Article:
WASHINGTON — The Surface Transportation Board ruled late Friday that it would apply its pre-2001 merger regulations in its consideration of the potential merger of Canadian Pacific and Kansas City Southern, granting the waiver specified for mergers involving KCS when new, stricter merger rules were adopted in 2001. In a 4-1 decision announced shortly before 7 p.m. EDT, the majority of board members said that the fact that the combined railroad would still be the smallest of U.S. Class I railroads, based on operating revenues, and the end-to-end nature of the merger, “which likely raises fewer competitive concerns than a transaction that is not end to end,” mean that the proposed deal “appears to fall neatly into the Board’s rational for adopting the waiver in the first instance.”
BNSF, Canadian National, Union Pacific, and Norfolk Southern had argued the STB should apply the stricter regulations [see “Four Class I railroads urge more stringent regulatory review …” Trains News Wire, April 2, 2021], as had a number of shippers and trade associations. But the board said it found the arguments offered by CP and KCS “more compelling” than those who objected to the potential waiver.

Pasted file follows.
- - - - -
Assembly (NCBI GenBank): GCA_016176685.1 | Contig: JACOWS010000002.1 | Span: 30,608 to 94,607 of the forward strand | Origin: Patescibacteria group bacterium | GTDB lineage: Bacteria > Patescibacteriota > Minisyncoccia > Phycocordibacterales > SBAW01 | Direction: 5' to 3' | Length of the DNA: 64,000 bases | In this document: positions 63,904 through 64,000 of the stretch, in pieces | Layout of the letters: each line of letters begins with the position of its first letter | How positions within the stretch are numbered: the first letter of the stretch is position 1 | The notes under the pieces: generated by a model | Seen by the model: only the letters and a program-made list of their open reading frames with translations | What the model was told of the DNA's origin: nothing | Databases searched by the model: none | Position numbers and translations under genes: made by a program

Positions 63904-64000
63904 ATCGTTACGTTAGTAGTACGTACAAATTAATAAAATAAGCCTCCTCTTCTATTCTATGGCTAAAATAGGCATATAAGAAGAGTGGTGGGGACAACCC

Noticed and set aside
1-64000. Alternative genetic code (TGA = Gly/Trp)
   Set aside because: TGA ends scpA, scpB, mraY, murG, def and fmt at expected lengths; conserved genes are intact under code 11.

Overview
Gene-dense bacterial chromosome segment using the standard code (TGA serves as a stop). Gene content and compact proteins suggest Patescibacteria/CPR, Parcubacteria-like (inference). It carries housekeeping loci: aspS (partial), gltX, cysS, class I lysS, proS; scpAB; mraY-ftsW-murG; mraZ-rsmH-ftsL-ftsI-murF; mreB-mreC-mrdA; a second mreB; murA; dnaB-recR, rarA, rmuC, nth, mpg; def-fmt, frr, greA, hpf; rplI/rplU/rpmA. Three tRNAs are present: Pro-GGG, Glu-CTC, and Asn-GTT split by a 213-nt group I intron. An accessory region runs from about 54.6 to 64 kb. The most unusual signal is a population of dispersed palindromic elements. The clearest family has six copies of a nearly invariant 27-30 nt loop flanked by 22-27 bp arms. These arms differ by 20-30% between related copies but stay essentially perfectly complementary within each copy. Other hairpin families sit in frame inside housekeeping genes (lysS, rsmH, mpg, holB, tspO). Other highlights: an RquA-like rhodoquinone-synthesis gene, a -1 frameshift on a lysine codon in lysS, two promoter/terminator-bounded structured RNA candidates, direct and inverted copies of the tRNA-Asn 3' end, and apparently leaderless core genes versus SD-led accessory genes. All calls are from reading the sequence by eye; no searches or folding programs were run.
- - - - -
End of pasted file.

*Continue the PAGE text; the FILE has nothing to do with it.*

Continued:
Board member Robert Primus disagreed with the decision. “The fact that KCS and CP are two of the smallest Class I railroads is irrelevant,” he wrote in a dissent. “Their impact on the network is significant and deserving of the type of thorough review detailed under the current merger rules. … The public interest demands review of a full system competitive analysis, operating plans in Canada and Mexico, service assurance plans, and an assessment of cumulative impacts of the proposed merger, none of which are obtainable under the old, outdated merger rules.